Mexico’s energy sector has faced a difficult past three years which have seriously dented investor appetite, but the country still offers opportunities and the future could be bright, industry insiders said Tuesday at the Mexico Gas Summit hosted by Industry Exchange LLC in San Antonio, TX.
The Woodrow Wilson International Center’s Duncan Wood said that “Mexico’s energy wealth is largely still stuck in the ground” but “Mexico is not entirely closed for business. The energy sector still offers extraordinary opportunities. Different actors are finding different opportunities in that space.”
Although Mexican President Andrés Manuel López Obrador has cancelled new oil and natural gas bid rounds and slashed the budgets of regulators, “we’ve also seen no constitutional reforms,” and “this was one of his main goals.”
The services sector “continues to do good business and the private sector continues to make discoveries,” Wood said.
He also highlighted the fact that the courts in the country have been active in upholding the legislation passed during the previous administration that opened up the energy sector to private sector participation.
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Talos Potential Precedent
The most high-profile legal battle in Mexico’s upstream oil and gas segment at the moment revolves around Houston-based Talos Energy Inc. and the Zama shallow water oil deposit which it shares with state oil firm Petróleos Mexicanos (Pemex). In early July, Mexico’s Energy Ministry (Sener) granted Pemex operatorship of the block despite an evaluation conducted by Netherland, Sewell & Associates Inc. in 2020 that found that most of the giant discovery was within the Talos block.
On Friday (Sept. 3), Talos issued a statement saying that the decision constitutes violations of the United-States-Mexico-Canada-Agreement, aka the USMCA. Wood said that if the case were to be resolved favorably for Talos, it might “open a floodgate” of similar cases through the mechanisms of the USMCA.
He cautioned however that “this dispute will not be resolved quickly” and that in the mining sector similar disputes take two or three years to resolve. “These disputes are not speedy, but they will set a precedent either way.”
Longer Term View
Warren Levy, the CEO of Mexico’s natural gas-focused Jaguar Exploración y Producción said his company is taking a longer term view on the country’s upstream potential.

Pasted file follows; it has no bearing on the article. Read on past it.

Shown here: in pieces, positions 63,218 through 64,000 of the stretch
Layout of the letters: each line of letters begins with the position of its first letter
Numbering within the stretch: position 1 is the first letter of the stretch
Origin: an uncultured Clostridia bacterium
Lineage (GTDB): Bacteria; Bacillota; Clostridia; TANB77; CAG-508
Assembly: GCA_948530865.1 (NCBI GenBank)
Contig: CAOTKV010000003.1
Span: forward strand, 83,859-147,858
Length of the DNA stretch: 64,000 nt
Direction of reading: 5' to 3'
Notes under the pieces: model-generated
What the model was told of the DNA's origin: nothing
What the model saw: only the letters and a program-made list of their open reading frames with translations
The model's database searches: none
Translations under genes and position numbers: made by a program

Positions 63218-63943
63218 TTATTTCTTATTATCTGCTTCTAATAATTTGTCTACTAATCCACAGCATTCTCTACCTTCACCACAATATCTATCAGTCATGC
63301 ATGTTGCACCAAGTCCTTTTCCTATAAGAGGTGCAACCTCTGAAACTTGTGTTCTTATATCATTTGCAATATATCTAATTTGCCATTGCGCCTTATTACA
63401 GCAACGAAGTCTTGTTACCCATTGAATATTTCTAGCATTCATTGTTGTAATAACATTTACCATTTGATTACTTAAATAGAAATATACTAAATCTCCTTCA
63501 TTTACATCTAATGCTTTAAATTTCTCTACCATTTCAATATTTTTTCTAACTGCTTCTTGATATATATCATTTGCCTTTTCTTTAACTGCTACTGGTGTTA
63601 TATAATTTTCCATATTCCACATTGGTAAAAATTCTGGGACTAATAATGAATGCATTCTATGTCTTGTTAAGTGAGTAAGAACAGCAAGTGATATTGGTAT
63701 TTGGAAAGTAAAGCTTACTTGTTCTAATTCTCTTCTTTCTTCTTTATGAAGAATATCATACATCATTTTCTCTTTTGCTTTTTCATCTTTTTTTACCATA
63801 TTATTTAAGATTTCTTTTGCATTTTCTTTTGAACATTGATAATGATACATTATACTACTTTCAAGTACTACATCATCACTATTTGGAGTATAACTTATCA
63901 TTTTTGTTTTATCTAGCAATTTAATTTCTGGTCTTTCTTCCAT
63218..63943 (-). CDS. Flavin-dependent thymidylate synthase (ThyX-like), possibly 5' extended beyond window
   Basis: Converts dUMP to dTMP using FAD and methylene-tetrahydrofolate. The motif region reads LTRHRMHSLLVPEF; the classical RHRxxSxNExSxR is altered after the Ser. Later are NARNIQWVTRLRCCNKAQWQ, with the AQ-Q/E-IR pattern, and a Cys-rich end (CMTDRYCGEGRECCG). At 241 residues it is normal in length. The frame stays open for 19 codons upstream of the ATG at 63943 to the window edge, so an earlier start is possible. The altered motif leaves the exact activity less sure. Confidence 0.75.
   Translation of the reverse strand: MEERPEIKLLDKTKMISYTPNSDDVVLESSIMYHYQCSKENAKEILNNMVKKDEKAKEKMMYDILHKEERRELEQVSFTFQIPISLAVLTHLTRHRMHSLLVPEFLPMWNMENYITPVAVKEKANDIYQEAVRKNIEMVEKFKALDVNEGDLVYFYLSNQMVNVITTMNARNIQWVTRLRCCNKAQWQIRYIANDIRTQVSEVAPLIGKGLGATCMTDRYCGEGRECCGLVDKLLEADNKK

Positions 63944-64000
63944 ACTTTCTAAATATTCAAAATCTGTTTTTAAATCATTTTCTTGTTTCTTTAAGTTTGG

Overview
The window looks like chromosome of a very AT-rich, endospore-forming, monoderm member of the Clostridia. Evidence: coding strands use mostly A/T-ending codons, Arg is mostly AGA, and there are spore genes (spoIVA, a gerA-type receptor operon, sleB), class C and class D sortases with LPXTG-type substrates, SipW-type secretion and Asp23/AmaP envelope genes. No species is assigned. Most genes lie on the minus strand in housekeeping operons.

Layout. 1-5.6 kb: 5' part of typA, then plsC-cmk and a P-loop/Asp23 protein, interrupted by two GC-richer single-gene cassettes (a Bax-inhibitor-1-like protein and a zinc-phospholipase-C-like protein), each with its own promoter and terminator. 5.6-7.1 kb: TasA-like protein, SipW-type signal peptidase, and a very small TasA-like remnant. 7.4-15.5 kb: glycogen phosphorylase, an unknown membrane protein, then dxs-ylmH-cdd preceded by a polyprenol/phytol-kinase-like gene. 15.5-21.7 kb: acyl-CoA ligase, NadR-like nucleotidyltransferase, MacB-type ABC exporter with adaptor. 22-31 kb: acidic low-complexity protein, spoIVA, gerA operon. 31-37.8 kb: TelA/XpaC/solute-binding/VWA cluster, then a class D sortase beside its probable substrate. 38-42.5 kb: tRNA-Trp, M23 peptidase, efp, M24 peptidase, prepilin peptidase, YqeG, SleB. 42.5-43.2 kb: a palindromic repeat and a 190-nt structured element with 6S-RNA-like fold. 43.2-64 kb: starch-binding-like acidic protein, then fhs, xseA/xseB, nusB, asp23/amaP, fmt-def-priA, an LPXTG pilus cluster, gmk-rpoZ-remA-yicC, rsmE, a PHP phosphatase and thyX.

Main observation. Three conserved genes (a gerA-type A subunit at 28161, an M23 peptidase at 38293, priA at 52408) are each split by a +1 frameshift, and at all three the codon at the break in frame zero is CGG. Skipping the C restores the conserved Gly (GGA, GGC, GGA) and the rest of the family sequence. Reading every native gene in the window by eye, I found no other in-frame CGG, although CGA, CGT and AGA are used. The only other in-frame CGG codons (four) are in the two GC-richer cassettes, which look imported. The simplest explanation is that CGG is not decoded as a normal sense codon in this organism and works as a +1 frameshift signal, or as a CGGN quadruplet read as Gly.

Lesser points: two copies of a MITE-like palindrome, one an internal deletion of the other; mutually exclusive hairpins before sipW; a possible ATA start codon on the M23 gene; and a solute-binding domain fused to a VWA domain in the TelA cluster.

“We think there is a tremendous opportunity in Mexico,” Levy said, adding that “natural gas is the place we want to be.” He said natural gas was key to a sustainable future in Mexico and would “buy time” for the power system to prepare for renewables.
Although natural gas production remains minimal in the company’s 10 blocks, “we have a massive exploration portfolio. The subsurface opportunity is there.”
He highlighted that Mexico is the ninth largest consumer of natural gas in the world, despite the fact that the south of the country remains essentially cut off from most gas infrastructure. He said the time was now for Mexico to develop its domestic supplies of natural gas, especially given the vulnerability that was exposed during the Texas freeze in February.
“In February, 40 million Mexicans lost power in their homes,” he said. Relying on the United States for Mexico’s natural gas supply “is an unstable relationship.”
He said Mexico’s domestic supply is uncertain and “no one really knows how much Pemex produces and uses,” and that “there are studies that suggest that Pemex is flaring 2 Bcf/d.”
“There is no doubt that consumption is going to increase,” he said. “We get calls each week from consumers begging to buy our gas.”
Marco Cota, the CEO of Mexico City-based consultancy Talanza, said the Zama decision was “one of the most painful mistakes” of the current government.
He said the government is “running through a very costly learning curve” and expects a “reform 2.0” where “Pemex will be at the center and private investment an important part of the energy sector in the oil and gas.
“Realistically it is the only solution that makes sense for a government that lacks financial resources and with increasing pressure to find resources.”
Wood said there had been “no transformation of the energy sector” as López Obrador had promised. Referring to López Obrador’s so-called Fourth Transformation of political life in Mexico, he highlighted that instead what was occurring included declining production, rising debts at the state companies, and a distancing from climate objectives.
He said it was time to start looking ahead to the presidential elections in 2024 to “prepare for potential change that will come up in the future.”
All the candidates currently being shortlisted to run, even those such as Mexico City mayor Claudia Sheinbaum of the president’s Morena party, are all “much more moderate than López Obrador.” They would be “much more balanced in their approach,” he said.
“I think there is a great deal of cause to be optimistic for Mexico post-2024 when it comes to Mexico,” Wood said.